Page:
I know a lot of families are more forthcoming with their kids, even at such young ages, and a lot of people probably think we’re doing our kids a disservice by keeping them in the dark. But this is our family, and this is what works for us. We know there will come a time when we’ll need to talk about this kind of stuff. But that time, for us, is not now. Again, not yet.
I’m curious, though, for those of you who have had these conversations with your kids, how old were they? And what prompted the conversation? How did you approach the conversation? And how did your kids react? I’m not looking forward to the eventual conversation with our kids, but I’d like to be sure to go into it as prepared as I can, so I thank you for any insight and suggestions you’re willing to share.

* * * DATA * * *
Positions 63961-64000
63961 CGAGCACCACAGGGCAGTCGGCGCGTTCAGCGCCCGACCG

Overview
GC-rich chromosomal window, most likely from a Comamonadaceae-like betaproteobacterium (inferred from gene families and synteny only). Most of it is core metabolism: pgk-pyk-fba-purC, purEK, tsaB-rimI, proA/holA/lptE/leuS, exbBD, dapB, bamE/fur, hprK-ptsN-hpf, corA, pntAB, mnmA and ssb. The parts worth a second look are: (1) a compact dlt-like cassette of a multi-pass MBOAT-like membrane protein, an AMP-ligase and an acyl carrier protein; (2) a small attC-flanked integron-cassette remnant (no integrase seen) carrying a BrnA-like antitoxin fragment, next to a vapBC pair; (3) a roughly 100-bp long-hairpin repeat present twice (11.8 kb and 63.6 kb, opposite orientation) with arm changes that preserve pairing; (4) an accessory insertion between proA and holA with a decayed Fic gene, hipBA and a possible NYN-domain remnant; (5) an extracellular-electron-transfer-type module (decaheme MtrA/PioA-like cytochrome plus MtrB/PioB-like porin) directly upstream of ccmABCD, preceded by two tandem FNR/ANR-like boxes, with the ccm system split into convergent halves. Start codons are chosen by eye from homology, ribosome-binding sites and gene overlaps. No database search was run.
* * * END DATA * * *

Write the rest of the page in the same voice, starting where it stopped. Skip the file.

October 7, 2013 at 9:02 am
I agree…I guess my shock came when in second grade they started talking about 9-11. What she got from it was not at all what I thought she would and it was not very realistic to her. Now we are not protecting her as much but she is eight now and I think that’s an okay age to start those kinds of exposures. She listens to NPR with me and still her questions surprise me. Not at all what I think they will be.
October 7, 2013 at 9:11 am
Our kids were in grade school when 9/11 happened. by the time they got home from school they already knew about it. they were watching it at school. that was very hard to explain to them. they weren’t that little, but it was the first real disaster they had ever seen. they asked a lot of questions, and i did my best to answer them without giving them to much information. if I did not know the answer,
October 17, 2013 at 10:39 am